The two-year period between the last gasp of Lob City and the advent of the Kawhi Leonard-Paul George partnership was a funky time for the LA Clippers. Doc Rivers’ crew was no longer sitting at the big boy’s table, but they didn’t go gentle into that good night, either.
It was an overachieving bunch, and perhaps no player personified the overcoming of odds better than Lou Williams. On Monday, the former Clipper told Taylor Rooks that the 2021-22 NBA season will likely be his last.
In March, the Clippers moved on from Williams, sending him to the Atlanta Hawks for Rajon Rondo. It was a tough pill to swallow for the high-scoring vet, but it also served as a sign that it might be time to hang it up.
“In that moment, it was just closure,” Williams said of the trade. “I got drafted when I was 17, so I’m a jarhead. This is all I know. This is all I’ve ever known, as far as a career path. I’ve always been a basketball player, I’ve always known the structure of being in the NBA. You always think you’re prepared until it’s reality, and I know this is probably my last season, I’ll say that publicly, but I said it last time, so who knows?”
When pressed by Rooks to confirm that this would be his last season, Williams responded, “Potentially.”
“I have the clarity; I’m okay with that. But I’m also okay with continuing to play, if that’s where it takes me. I’m prepared for the worst.”
Lou Cried When the Clippers Traded Him
Over the course of his 16-plus years in the Association, Williams has had a lot of big games with a myriad of teams. The Sixers, Raptors, Lakers and Rockets all benifited from his bucket-getting aptitude in addition to the Clippers and Hawks. However, the time he spent in Los Angeles rocking the red, white and blue was arguably the high-water mark for his career.
In 261 games with the Clippers, Williams averaged 19.1 points, 5.1 assists and 2.7 rebounds per contest while hitting 36% of his triples. Along the way, he won two of his three NBA Sixth Man of the Year awards.
Going beyond the numbers and the accolades, though, Williams was a player who was deeply committed to the organization and its fans. So much so that he cried when the Clippers decided they were done with him.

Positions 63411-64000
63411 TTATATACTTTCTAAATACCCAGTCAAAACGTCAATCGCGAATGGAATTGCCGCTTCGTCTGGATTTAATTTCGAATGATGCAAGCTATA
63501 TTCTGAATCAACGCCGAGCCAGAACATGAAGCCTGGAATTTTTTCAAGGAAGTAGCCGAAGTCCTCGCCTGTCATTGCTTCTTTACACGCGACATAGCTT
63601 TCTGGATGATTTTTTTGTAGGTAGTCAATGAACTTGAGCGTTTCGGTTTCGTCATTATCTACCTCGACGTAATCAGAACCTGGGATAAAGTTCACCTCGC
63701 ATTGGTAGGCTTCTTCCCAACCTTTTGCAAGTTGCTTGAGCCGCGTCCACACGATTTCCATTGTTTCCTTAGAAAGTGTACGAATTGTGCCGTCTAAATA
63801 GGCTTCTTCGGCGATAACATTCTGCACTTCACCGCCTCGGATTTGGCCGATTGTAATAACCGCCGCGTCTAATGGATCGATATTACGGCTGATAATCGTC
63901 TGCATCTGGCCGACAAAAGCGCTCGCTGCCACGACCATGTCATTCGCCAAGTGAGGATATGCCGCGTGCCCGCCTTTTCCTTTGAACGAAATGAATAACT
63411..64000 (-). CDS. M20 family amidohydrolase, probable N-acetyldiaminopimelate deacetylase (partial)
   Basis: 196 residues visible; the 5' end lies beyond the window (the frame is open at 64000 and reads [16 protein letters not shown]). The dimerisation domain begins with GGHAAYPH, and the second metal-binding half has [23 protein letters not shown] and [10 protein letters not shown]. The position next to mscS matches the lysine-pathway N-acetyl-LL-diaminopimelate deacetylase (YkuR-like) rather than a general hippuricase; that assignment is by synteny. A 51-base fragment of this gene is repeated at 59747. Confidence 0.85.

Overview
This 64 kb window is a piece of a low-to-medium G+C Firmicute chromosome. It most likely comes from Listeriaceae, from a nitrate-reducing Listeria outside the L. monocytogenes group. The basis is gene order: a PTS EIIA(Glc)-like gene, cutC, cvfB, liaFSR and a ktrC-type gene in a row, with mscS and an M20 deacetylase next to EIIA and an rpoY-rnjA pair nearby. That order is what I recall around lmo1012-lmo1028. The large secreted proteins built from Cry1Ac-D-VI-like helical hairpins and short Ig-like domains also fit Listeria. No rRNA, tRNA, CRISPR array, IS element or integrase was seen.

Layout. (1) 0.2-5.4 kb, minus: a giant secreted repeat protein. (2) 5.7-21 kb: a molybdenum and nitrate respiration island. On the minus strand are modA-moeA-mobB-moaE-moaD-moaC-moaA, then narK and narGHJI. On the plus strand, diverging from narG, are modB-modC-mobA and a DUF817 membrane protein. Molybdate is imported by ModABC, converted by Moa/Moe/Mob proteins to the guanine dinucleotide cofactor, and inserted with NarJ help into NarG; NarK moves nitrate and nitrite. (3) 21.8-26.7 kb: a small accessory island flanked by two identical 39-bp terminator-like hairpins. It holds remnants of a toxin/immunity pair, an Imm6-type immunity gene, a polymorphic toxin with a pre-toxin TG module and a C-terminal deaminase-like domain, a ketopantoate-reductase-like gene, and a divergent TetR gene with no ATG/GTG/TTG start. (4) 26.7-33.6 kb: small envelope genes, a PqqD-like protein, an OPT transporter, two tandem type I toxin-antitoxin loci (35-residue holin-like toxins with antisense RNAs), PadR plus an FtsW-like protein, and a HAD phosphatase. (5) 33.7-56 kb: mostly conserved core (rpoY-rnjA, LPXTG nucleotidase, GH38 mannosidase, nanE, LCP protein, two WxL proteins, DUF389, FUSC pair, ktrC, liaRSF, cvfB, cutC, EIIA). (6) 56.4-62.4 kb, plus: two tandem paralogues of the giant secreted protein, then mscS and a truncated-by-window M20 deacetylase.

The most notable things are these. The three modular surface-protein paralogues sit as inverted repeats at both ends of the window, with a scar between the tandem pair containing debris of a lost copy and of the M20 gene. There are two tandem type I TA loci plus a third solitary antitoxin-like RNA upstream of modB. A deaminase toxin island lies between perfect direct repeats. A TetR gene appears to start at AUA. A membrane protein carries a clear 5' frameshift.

“I had conversations with my family and my friends,” he said. “And I was like, ‘It’s over.’ I think this has come to an end and I kind of cried a little bit. I’ll be open about that. I kind of cried. I took a nap and I woke up. Then I just had a conversation with my agent and he was like, ‘Man, just take a deep breath and we’ll talk tomorrow.’
“I was on that wave. I just felt like I had put so much time, energy, and effort into creating this special place in LA. I felt like I owed that to the Clipper fans. I wanted to do that for that fanbase.”
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Williams on the GOAT Sixth Man
His potential retirement and deep-seated love for Clippers Nation weren’t the only news items to come out of the sit-down. Rooks also saw fit to ask Williams whether he thought that he was the greatest sixth man of all time.
“I think so,” he deadpanned, and his reasons are many:
The numbers. Lifestyle. I made it acceptable for young kids to look at somebody and have an example of somebody that took a position they were given and made the best out of it and made it look cool.
I don’t know if anybody else embraced coming off the bench and being the sixth man the way that I did and turned it into a lifestyle. And so, I got the numbers to back it up. I have the records to back it up. Have the trophies to back it up. So yeah I say that with a lot of confidence.
I feel like, you know, I put myself in a position possibly be a Hall-Of-Famer at some point based on being the best at my job.